**Watch the Brian Cox video**of a Herschel-type measurement in Death Valley using an umbrella, a thermometer, a watch, and a coffee can filled with water.**The SI data**from the measurement:- The time to raise the temperature of the coffee-can water by \(\Delta T = 1K\) (\(1^oC\)) is found by Cox to be \(t = 700 s\) which is a little less than 12 minutes.
- The coffee can diameter is \(D = 12.5 \thinspace cm\), its height is \(H = 16 \thinspace cm\).
- Then its cross-sectional area is \(A = 1.2 \times 10^{-2} m^2\) and its volume is \(V = 2 Liter\).

**The energy needed to heat some water**can be calculated from water's known "volumetric heat capacity", \(C_V\), which is the energy needed per unit increase in temperature per unit volume.- So the energy which went into the our coffee-can's water is: \(E_{in} = C_V \thinspace \Delta T \thinspace V = \left(\dfrac{4.2 kJ}{K L}\right) \times (1K) \times (2L) = 8.4 kJ\).
**The Solar Constant**\(C_S\) is the energy from the sun arriving at the earth's surface per unit area per unit time.- Our coffee-can value for the Solar Constant is: \(C_S = \dfrac{E_{in}}{A \thinspace t} = \dfrac{1 \thinspace kJ}{m^2 s} \equiv \dfrac{1 \thinspace kW}{m^2}\).

**The energy radiated from the sun**per unit time, \(E_{sun, out}\), is just the solar constant times the area of a complete spherical surface imagined at the earth's radius from the sun.- \(E_{sun, out} = C_S \times (4\pi r^2) = \dfrac{1 \thinspace kJ}{m^2 s} \times 4\pi (1.50 \times 10^{11} m)^2 = 2.8 \times 10^{26} J/s\).
**The number of photons emitted by the sun**per unit time.- We get the number of photons by dividing the amount of sun-emitted total energy by the energy per photon.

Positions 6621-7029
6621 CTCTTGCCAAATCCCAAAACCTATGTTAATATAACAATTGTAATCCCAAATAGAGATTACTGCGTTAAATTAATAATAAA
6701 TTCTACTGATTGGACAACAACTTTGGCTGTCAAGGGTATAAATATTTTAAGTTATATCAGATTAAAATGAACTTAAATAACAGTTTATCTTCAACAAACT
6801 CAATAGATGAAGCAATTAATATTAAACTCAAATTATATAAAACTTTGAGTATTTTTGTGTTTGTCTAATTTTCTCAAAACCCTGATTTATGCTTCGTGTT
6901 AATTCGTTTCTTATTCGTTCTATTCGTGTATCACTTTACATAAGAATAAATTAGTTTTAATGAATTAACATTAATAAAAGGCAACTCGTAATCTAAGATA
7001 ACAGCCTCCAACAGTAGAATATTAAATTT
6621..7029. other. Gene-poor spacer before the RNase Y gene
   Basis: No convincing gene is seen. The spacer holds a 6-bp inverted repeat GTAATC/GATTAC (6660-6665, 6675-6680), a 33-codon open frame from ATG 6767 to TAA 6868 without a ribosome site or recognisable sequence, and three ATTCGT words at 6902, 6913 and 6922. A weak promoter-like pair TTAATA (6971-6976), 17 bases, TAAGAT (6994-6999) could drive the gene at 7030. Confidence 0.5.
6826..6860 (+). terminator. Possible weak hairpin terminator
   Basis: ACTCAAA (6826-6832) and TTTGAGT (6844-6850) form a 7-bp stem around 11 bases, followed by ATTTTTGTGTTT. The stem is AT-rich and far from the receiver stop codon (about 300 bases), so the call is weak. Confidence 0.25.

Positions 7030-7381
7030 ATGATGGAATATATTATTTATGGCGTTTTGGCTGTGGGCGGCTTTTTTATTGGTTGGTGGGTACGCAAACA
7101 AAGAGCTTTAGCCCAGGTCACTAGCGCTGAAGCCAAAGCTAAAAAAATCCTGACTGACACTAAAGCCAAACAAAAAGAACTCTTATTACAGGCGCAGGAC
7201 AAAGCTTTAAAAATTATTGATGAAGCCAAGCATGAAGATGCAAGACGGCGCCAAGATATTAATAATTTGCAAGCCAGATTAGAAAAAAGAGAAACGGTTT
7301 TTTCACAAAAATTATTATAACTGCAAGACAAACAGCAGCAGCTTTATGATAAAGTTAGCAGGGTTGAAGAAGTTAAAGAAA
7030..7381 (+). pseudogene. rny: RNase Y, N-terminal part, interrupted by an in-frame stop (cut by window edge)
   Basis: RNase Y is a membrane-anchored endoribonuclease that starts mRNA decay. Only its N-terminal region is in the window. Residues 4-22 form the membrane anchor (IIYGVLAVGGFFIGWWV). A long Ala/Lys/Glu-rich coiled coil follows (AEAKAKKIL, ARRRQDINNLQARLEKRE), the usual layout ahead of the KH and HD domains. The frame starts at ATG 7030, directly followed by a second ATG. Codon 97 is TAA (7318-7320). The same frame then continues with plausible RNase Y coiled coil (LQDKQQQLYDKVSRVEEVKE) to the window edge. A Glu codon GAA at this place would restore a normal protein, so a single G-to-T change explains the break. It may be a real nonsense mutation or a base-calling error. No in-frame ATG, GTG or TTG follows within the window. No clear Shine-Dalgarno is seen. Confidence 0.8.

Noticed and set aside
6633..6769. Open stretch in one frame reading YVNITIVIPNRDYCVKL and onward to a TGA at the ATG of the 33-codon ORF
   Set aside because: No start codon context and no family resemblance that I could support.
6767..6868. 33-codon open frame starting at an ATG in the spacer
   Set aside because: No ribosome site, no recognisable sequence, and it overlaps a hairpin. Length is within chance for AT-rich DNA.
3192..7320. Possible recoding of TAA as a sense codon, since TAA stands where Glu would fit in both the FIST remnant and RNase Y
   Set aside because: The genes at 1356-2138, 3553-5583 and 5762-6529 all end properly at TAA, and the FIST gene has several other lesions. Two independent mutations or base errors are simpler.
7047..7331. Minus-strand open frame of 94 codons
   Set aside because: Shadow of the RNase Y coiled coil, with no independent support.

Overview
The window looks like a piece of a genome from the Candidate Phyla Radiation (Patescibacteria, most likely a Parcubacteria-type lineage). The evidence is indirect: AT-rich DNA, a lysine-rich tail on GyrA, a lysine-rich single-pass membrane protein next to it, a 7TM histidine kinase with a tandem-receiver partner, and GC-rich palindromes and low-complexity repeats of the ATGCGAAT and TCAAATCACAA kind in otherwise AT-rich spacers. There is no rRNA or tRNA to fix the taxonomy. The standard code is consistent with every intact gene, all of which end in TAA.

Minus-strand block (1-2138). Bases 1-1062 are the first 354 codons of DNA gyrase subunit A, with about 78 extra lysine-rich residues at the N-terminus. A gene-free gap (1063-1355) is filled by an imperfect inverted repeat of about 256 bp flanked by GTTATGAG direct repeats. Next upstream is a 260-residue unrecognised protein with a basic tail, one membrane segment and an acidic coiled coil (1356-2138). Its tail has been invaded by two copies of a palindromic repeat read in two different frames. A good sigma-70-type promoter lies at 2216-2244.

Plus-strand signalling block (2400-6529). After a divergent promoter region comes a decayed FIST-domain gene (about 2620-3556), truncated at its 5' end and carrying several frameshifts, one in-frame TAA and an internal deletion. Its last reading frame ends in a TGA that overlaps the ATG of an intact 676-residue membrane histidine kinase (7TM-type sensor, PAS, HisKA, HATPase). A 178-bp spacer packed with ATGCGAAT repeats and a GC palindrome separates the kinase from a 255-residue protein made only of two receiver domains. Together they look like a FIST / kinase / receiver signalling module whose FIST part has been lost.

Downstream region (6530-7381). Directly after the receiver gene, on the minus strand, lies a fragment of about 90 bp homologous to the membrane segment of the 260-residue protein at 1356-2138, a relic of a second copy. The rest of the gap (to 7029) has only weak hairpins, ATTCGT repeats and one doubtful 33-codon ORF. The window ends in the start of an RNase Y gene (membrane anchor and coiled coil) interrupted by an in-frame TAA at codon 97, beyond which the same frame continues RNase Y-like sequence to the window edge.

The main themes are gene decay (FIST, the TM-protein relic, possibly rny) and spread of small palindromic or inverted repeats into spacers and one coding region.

- The energy of a photon of wavelength \(\lambda\) is: \(E_\lambda = h \thinspace c / \lambda\) where \(h\) is Planck's Constant and \(c\) is the speed of light.
- Following the class in the video description, we assume \(\lambda = 700 \thinspace nm = 7.0 \times 10^{-7}m\) for the wavelength of some sort of "average" photon from the sun.
- The energy of a \(700 \thinspace nm\) photon is (see (b) above): \(E_{700 \thinspace nm} = \dfrac{(6.3 \times 10^{-34}J \thinspace s) \times (3.0 \times 10^8 m/s)}{7.0 \times 10^{-7} m} = 2.7 \times 10^{-19} J\).
- Then the rate of photon emission by the sun is:

\(N_{sun,out} \approx \dfrac{2.8 \times 10^{26} J/s}{2.7 \times 10^{-19} J} \approx 1 \times 10^{45}\) photons\(/s\).

**Activities**- Suppose you could actually count the emitted photons for 1 second. You might get something like this:
1,383,279,502,884,197,169,399,375,105,820,974,944,592,307,816 photons/s.That's an integer. Would you ever get a fraction of a photon in the number for precisely 1 second?
- How could you correct for the earth's atmosphere above the can and for the spectrum?
- A photon has momentum \(p = \dfrac{h}{\lambda}\). When a photon is absorbed in the eye, conservation of momentum says its momentum goes somewhere. Where? How much fractional change occurs in the velocity of the momentum-receiving object?
- A stream of photons from the sun is called a "solar wind." For what objects does it visibly alter their momentum?
- Is the emission of photons from the sun perfectly constant in time? If it varies, is the variation small or large? Gradual or sudden?
- Will the sun ever run out of energy and stop emitting photons?
- Practice until you are able to present the above calculation of the solar photon emission rate from the Death Valley observation. Be prepared to show that the numerical constants used, along with a few words on their measurement, can be found on the WWW.
- Examine the "page source" for this web page and see how scientists use MathJax-sponsored Latex mark-up to present beautiful, easily-edited, mathematical expressions on a web page. Use the same techniques to produce an html file of text that includes math with fractions. Display and print it from within the browser.

- Suppose you could actually count the emitted photons for 1 second. You might get something like this:

Last change: 1/23/2014

Peter Signell, Project Physnet, www.physnet.org

Peter Signell, Project Physnet, www.physnet.org